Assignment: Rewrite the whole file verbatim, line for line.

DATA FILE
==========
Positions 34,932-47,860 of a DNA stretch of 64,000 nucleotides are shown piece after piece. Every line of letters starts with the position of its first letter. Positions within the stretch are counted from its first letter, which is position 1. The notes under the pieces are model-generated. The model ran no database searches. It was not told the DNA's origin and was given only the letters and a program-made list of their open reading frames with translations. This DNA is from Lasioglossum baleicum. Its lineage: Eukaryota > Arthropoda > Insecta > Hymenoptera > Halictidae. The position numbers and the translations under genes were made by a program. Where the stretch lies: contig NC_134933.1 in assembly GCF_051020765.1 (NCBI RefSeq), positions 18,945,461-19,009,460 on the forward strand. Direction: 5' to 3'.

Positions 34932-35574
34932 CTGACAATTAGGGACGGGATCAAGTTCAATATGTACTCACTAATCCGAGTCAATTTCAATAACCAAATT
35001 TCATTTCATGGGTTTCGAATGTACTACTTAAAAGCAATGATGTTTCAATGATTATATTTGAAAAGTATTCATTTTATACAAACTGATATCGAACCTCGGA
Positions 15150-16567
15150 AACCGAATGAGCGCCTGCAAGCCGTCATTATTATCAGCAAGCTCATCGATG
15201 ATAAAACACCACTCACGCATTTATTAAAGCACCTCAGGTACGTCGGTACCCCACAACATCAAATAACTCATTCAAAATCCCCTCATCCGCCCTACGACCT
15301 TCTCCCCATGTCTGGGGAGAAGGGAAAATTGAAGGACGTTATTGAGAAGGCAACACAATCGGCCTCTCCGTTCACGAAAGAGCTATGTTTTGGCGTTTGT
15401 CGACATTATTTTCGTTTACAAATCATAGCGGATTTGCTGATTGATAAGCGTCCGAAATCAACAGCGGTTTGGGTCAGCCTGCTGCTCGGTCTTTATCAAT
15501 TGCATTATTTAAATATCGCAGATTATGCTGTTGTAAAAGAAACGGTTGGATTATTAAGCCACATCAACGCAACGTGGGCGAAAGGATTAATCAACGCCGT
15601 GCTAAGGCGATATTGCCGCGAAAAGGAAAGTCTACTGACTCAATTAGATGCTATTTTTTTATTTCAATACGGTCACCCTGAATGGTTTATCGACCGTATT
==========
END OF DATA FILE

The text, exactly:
Positions 34,932-47,860 of a DNA stretch of 64,000 nucleotides are shown piece after piece. Every line of letters starts with the position of its first letter. Positions within the stretch are counted from its first letter, which is position 1. The notes under the pieces are model-generated. The model ran no database searches. It was not told the DNA's origin and was given only the letters and a program-made list of their open reading frames with translations. This DNA is from Lasioglossum baleicum. Its lineage: Eukaryota > Arthropoda > Insecta > Hymenoptera > Halictidae. The position numbers and the translations under genes were made by a program. Where the stretch lies: contig NC_134933.1 in assembly GCF_051020765.1 (NCBI RefSeq), positions 18,945,461-19,009,460 on the forward strand. Direction: 5' to 3'.

Positions 34932-35574
34932 CTGACAATTAGGGACGGGATCAAGTTCAATATGTACTCACTAATCCGAGTCAATTTCAATAACCAAATT
35001 TCATTTCATGGGTTTCGAATGTACTACTTAAAAGCAATGATGTTTCAATGATTATATTTGAAAAGTATTCATTTTATACAAACTGATATCGAACCTCGGA
Positions 15150-16567
15150 AACCGAATGAGCGCCTGCAAGCCGTCATTATTATCAGCAAGCTCATCGATG
15201 ATAAAACACCACTCACGCATTTATTAAAGCACCTCAGGTACGTCGGTACCCCACAACATCAAATAACTCATTCAAAATCCCCTCATCCGCCCTACGACCT
15301 TCTCCCCATGTCTGGGGAGAAGGGAAAATTGAAGGACGTTATTGAGAAGGCAACACAATCGGCCTCTCCGTTCACGAAAGAGCTATGTTTTGGCGTTTGT
15401 CGACATTATTTTCGTTTACAAATCATAGCGGATTTGCTGATTGATAAGCGTCCGAAATCAACAGCGGTTTGGGTCAGCCTGCTGCTCGGTCTTTATCAAT
15501 TGCATTATTTAAATATCGCAGATTATGCTGTTGTAAAAGAAACGGTTGGATTATTAAGCCACATCAACGCAACGTGGGCGAAAGGATTAATCAACGCCGT
15601 GCTAAGGCGATATTGCCGCGAAAAGGAAAGTCTACTGACTCAATTAGATGCTATTTTTTTATTTCAATACGGTCACCCTGAATGGTTTATCGACCGTATT